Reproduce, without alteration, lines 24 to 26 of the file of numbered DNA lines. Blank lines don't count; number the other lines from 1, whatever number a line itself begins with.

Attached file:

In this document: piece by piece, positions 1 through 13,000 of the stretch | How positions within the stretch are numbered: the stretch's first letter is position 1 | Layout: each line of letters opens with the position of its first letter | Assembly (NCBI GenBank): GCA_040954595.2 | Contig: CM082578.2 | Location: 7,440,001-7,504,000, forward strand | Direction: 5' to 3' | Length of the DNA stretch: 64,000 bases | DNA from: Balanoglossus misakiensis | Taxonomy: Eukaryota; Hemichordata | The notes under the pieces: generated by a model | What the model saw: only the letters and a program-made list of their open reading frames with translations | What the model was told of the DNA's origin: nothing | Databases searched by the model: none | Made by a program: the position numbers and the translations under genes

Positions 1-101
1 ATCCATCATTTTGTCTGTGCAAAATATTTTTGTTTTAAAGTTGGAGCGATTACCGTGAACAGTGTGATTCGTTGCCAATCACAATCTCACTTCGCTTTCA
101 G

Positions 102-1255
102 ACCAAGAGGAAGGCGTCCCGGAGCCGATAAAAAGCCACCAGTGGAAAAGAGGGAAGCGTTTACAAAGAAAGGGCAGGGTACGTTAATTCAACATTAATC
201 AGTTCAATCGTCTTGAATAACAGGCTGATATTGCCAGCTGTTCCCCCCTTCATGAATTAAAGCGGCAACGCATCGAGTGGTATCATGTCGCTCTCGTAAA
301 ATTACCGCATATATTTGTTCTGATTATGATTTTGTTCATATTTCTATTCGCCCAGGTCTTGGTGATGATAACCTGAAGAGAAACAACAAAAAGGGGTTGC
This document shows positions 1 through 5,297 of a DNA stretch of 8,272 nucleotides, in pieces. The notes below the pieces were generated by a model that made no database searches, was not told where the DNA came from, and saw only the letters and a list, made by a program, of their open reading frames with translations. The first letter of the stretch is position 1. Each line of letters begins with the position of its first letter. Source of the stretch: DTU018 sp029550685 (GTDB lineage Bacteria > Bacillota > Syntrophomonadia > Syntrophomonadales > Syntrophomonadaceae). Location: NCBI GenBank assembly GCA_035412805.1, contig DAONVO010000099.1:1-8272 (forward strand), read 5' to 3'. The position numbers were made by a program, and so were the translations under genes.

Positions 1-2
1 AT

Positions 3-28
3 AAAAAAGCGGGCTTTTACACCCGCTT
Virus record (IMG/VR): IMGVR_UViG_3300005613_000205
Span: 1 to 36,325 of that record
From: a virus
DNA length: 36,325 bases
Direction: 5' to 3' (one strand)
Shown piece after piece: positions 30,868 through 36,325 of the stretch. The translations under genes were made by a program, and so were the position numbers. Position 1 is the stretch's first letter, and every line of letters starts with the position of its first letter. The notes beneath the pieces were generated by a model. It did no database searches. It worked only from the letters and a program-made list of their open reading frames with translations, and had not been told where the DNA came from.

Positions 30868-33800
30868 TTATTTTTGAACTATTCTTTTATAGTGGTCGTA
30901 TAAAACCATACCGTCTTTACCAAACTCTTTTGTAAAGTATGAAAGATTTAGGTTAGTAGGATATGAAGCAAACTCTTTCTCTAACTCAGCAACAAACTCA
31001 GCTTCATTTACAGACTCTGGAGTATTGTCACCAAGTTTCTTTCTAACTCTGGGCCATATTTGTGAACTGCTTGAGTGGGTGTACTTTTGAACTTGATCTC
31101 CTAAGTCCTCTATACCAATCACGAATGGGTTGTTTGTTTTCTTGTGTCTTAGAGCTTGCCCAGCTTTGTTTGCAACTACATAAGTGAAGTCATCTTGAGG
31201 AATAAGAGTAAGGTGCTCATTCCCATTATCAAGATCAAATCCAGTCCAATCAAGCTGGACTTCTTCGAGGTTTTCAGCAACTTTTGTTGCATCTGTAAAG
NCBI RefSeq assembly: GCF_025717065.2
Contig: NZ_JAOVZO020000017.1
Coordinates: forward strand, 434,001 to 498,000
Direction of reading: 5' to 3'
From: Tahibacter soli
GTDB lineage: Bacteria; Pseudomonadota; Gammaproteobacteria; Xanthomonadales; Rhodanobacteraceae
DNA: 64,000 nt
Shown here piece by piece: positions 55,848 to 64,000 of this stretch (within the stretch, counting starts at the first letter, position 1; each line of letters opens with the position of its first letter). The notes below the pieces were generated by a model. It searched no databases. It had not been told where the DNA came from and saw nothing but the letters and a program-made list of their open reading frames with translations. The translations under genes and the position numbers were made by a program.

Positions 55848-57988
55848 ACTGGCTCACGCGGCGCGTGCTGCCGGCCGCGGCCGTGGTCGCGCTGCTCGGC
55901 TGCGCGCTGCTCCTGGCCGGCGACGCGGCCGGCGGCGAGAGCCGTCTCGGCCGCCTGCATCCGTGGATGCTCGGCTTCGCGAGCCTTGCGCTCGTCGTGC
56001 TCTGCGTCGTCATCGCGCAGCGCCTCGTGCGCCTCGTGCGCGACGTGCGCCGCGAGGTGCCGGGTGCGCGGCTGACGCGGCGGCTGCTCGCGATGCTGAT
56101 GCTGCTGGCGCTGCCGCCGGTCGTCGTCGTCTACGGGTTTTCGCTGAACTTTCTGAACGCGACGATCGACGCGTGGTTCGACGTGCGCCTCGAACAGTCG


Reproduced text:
31101 CTAAGTCCTCTATACCAATCACGAATGGGTTGTTTGTTTTCTTGTGTCTTAGAGCTTGCCCAGCTTTGTTTGCAACTACATAAGTGAAGTCATCTTGAGG
31201 AATAAGAGTAAGGTGCTCATTCCCATTATCAAGATCAAATCCAGTCCAATCAAGCTGGACTTCTTCGAGGTTTTCAGCAACTTTTGTTGCATCTGTAAAG
NCBI RefSeq assembly: GCF_025717065.2